Expungement in Minnesota – A Detailed Guide

Being convicted of a crime can have a major impact on your life.  It can affect things such as your ability to get housing or employment, driving privileges, and more.  Luckily, Minnesota law provides many people with the ability to clear their old criminal records in some circumstances.  This process is known as expungement.  This guide will look into the basics of the process and provide a step-by-step overview of how expungement works.

What is an Expungement?

Expungement is the legal process by which a person’s criminal record is sealed from public view.  The records still exist but are not publicly accessible.  Under certain circumstances these sealed records can be reopened, but only for very specific reasons.  They are not available to the general public.  This means that those records are no longer available to potential employers, landlords, educational institutions, etc.  This allows you to move forward with your life rather than being held back by the stigma and other limitations that can be caused by old criminal records.

Who is Eligible for Expungement in Minnesota?

Not all criminal records are eligible for expungement.  Whether or not a person qualifies depends on a lot of things, including the type of offense, the way the case was resolved, the time that has passed since the case was resolved, and whether the person has had any new criminal charges in the meantime.  As a basic rule, there are three conditions that must be met before a record is eligible for expungement.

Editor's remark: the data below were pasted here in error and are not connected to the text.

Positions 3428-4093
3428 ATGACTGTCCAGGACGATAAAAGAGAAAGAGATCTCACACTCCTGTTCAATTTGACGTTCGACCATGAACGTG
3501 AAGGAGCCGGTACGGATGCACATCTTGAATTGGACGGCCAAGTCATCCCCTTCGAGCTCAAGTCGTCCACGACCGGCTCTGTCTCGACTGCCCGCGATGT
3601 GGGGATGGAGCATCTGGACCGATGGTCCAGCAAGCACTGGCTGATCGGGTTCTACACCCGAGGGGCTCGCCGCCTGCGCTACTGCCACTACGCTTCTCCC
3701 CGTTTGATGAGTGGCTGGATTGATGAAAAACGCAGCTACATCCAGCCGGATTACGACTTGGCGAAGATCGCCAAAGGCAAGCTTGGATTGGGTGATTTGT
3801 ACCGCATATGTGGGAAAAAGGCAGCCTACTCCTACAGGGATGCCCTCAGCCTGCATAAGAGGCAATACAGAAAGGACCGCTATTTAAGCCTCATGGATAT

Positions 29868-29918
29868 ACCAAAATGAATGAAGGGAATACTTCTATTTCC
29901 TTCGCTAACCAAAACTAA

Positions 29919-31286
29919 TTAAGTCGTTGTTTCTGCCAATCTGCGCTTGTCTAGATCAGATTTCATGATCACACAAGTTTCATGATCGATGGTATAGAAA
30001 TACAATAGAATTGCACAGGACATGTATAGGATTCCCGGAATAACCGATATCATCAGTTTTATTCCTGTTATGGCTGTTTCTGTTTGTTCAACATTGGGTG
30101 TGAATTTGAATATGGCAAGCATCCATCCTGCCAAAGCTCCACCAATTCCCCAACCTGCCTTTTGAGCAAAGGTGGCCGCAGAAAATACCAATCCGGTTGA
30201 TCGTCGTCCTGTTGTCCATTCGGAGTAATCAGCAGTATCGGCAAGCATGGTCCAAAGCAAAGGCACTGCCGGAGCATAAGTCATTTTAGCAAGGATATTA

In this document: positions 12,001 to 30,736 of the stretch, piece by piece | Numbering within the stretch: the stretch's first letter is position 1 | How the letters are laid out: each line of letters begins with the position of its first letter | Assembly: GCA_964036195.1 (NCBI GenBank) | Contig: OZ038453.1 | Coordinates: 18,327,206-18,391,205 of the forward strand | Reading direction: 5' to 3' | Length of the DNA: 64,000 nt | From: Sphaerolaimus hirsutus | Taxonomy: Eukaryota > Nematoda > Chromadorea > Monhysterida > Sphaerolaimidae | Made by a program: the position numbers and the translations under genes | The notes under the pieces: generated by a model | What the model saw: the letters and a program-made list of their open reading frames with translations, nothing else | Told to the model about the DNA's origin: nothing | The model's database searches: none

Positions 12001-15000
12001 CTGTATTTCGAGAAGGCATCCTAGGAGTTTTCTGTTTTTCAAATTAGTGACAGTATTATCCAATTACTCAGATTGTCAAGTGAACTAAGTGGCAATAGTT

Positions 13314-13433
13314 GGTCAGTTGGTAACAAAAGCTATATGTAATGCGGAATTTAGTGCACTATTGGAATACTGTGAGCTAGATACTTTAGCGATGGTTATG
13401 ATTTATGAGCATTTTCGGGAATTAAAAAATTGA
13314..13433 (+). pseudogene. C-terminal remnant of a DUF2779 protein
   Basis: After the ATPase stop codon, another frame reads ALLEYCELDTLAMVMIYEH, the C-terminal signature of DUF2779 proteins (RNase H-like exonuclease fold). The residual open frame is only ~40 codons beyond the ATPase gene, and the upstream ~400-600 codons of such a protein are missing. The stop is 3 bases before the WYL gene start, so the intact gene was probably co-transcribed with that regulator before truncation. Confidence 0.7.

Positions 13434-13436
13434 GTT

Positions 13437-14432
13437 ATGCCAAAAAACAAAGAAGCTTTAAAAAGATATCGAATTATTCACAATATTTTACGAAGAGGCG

1. Waiting Period: A certain time must have passed since the case was resolved.  This length of time varies, but generally it is longer for more serious offenses and shorter for less serious crimes.  The resolution of the case can also impact the waiting period – basically, if you got a good deal when the case was resolved, you may have a shorter waiting period than someone who did not.
  2. No New Convictions:  Any new convictions that occur during the waiting period can “reset the clock”, forcing you to begin the waiting period all over again.
  3. Qualified Offense: The offense you’re trying to get expunged must be a qualified offense under Minnesota law.  This includes most misdemeanors and gross misdemeanors, as well as a long list of felony crimes.  More serious offenses such as sex crimes or violent crimes may not qualify.

The Process, Step-by-Step:

  1. Consult with an Attorney:  It is certainly possible to file for and receive an expungement without hiring an attorney to help you, but it’s difficult.  The State of Minnesota provides forms you can use, which can be found here.  But beware – the process is complicated and an error in your paperwork can lead to your request being denied!